The Rise and (Possible) Fall of ACTA. Or Why Legitimate Ends Cannot Justify All Means
Dr. Christophe Geiger, CEIPI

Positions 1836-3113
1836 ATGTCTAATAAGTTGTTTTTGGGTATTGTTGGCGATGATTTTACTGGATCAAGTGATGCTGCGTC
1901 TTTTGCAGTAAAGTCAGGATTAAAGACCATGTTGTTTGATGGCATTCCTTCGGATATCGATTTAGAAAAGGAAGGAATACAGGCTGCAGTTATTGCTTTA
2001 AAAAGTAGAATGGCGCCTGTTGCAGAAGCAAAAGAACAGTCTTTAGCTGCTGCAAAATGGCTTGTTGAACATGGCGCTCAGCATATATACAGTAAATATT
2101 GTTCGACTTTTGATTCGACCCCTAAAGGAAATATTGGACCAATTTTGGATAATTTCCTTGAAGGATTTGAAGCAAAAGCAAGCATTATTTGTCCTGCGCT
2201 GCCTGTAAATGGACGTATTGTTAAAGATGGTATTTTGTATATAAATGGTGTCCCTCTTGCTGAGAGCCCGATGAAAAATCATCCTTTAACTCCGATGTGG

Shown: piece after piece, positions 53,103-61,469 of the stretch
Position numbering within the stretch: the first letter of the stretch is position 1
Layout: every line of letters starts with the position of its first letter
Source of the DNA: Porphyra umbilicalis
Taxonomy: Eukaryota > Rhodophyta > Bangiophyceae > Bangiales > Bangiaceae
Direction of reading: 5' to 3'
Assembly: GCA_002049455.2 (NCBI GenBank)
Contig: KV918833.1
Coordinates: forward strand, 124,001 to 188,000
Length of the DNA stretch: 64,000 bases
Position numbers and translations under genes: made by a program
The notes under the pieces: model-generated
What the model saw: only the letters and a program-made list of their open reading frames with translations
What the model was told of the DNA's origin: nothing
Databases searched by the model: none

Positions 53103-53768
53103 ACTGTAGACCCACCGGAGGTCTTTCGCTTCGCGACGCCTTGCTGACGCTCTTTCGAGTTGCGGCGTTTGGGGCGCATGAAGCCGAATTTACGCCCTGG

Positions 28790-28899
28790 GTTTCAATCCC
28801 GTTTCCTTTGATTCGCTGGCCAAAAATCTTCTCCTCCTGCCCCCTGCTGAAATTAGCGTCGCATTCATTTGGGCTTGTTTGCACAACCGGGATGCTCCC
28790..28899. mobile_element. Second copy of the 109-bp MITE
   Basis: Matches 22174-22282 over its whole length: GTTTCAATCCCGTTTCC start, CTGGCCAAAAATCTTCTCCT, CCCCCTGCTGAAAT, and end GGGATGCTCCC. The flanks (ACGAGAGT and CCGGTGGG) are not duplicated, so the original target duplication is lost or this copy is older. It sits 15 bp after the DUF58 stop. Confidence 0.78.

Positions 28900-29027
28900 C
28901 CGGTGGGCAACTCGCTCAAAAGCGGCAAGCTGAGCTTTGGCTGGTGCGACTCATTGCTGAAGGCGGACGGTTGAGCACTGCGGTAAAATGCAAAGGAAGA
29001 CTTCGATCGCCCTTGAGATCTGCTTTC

The Anti-Counterfeiting Trade Agreement ("ACTA") is a plurilateral agreement aimed at combating the proliferation of counterfeiting within the global economy. It thus joins a vast panoply of measures already in place or in the course of implementation within the European Union to strengthen the enforcement of intellectual property rights. However, its provisions and its scope differ on a number of points from the acquis communautaire and from the international legal framework. This is particularly the case for the criminal enforcement section of the Agreement. Moreover, the uncertain and vague nature of some provisions has caused significant opposition to ACTA among the general public and within certain institutions of the European Union, in particular the European Parliament. Impediments to its ratification have also started to arise from countries which participated in the negotiations of the Agreement, such as for example Switzerland, which recently postponed its signature, and from certain Members States in the EU. Based on an assessment paper drafted for the Committee on International Trade (INTA) of the European Parliament, the lecture will try to show that, while effective enforcement of intellectual property rights at the global level is without doubt a valid objective, this legitimate end cannot justify all means. In fact, the main weakness of the Agreement lies in the way it was negotiated, i.e. in secret and outside the multilateral intellectual property framework, and without the emerging countries who are its main addressees. Such a method risks, in the long term, to considerably weaken multilateralism in the field of intellectual property lawmaking.